Retail Checklist:  covid19.ca.gov/pdf/checklist-retail.pdf

Manufacturing Checklist: covid19.ca.gov/pdf/checklist-manufacturing.pdf

Logistics Checklist:  covid19.ca.gov/pdf/checklist-logistics-warehousing.pdf

The Governor will also release more guidelines for further expansion of Phase 2 on Tuesday, May 12, 2020.  While the first wave of Phase 2 establishments that are allowed to begin reopening on May 8 does not include offices, seated dining at restaurants, shopping malls, or schools, the guidelines indicate that “[o]ther Stage 2 sectors, such as offices and dine-in restaurants, will be part of a later Stage 2 opening.”

County and Local Government Can Ease Restrictions Early

The new guidelines also authorize county and local governments to ease restrictions for Phase 2 businesses ahead of statewide reopening.  If a county decides to pursue a variance, the local public health officer must:

  1. Notify the California Department of Public Health (CDPH) and engage in a phone consultation regarding the county's intent to seek a variance.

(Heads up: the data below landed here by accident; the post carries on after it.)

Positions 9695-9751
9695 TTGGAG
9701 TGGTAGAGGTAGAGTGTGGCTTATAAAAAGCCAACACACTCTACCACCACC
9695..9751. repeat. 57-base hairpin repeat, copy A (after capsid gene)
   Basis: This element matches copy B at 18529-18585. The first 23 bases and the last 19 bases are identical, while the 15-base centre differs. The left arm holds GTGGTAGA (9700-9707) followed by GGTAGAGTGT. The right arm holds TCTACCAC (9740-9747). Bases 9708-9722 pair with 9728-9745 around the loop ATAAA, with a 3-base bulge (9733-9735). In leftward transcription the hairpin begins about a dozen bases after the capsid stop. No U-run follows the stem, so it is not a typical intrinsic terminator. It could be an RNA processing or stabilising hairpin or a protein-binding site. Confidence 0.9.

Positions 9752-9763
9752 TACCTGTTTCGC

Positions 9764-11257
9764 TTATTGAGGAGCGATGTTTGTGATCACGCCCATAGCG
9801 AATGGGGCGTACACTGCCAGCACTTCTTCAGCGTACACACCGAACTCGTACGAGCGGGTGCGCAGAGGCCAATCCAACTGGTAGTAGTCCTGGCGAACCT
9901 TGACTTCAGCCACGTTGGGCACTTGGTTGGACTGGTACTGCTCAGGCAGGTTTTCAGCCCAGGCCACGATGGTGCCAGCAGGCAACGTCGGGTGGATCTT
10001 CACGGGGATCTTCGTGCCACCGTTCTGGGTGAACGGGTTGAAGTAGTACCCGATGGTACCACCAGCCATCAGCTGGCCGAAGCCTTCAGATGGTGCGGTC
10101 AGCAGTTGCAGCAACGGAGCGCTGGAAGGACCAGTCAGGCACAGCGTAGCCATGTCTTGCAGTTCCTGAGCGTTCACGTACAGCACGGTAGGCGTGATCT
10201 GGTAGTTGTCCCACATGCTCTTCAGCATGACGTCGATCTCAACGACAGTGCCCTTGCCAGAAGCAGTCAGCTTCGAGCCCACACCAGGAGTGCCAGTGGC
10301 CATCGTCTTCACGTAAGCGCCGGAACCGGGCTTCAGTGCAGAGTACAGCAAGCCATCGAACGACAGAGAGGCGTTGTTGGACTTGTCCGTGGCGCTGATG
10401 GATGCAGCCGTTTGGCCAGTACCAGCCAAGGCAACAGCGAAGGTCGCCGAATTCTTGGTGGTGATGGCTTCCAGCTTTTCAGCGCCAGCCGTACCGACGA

2. Certify through submission of a written attestation to CDPH that the county has met the readiness criteria (outlined below) designed to mitigate the spread of COVID-19. Attestations should be submitted by the local public health officer, and accompanied by a letter of support from the County Board of Supervisors, as well as a letter of support from the local hospitals or health care systems.  In the event that the county does not have a hospital or health care system within its jurisdiction, a letter of support from the relevant regional health system(s) is also acceptable. The full submission must be signed by the local public health officer.

The attestations must demonstrate that counties requesting a variance meet the following criteria:

  • CDPH Criteria
    • Epidemiologic stability. A determination must be made by the county that the prevalence of COVID-19 cases is low enough to be swiftly contained by an epidemiological response.  Given the anticipated increase in cases as a result of modifications, this is a foundational parameter that must be met to safely increase the county's progression through Stage 2.  The county must attest to:
      • No more than 1 case per 10,000 people in last 14 days
      • No COVID-19 deaths in the past 14 days
    • Protection of Stage 1 Essential Workers
      • Ability to support employees when sick or exposed
      • Availability of PPE and disinfectant
    • Testing
      • Minimum daily testing of 1.5 tests per each 1,000 residents
    • Containment Capacity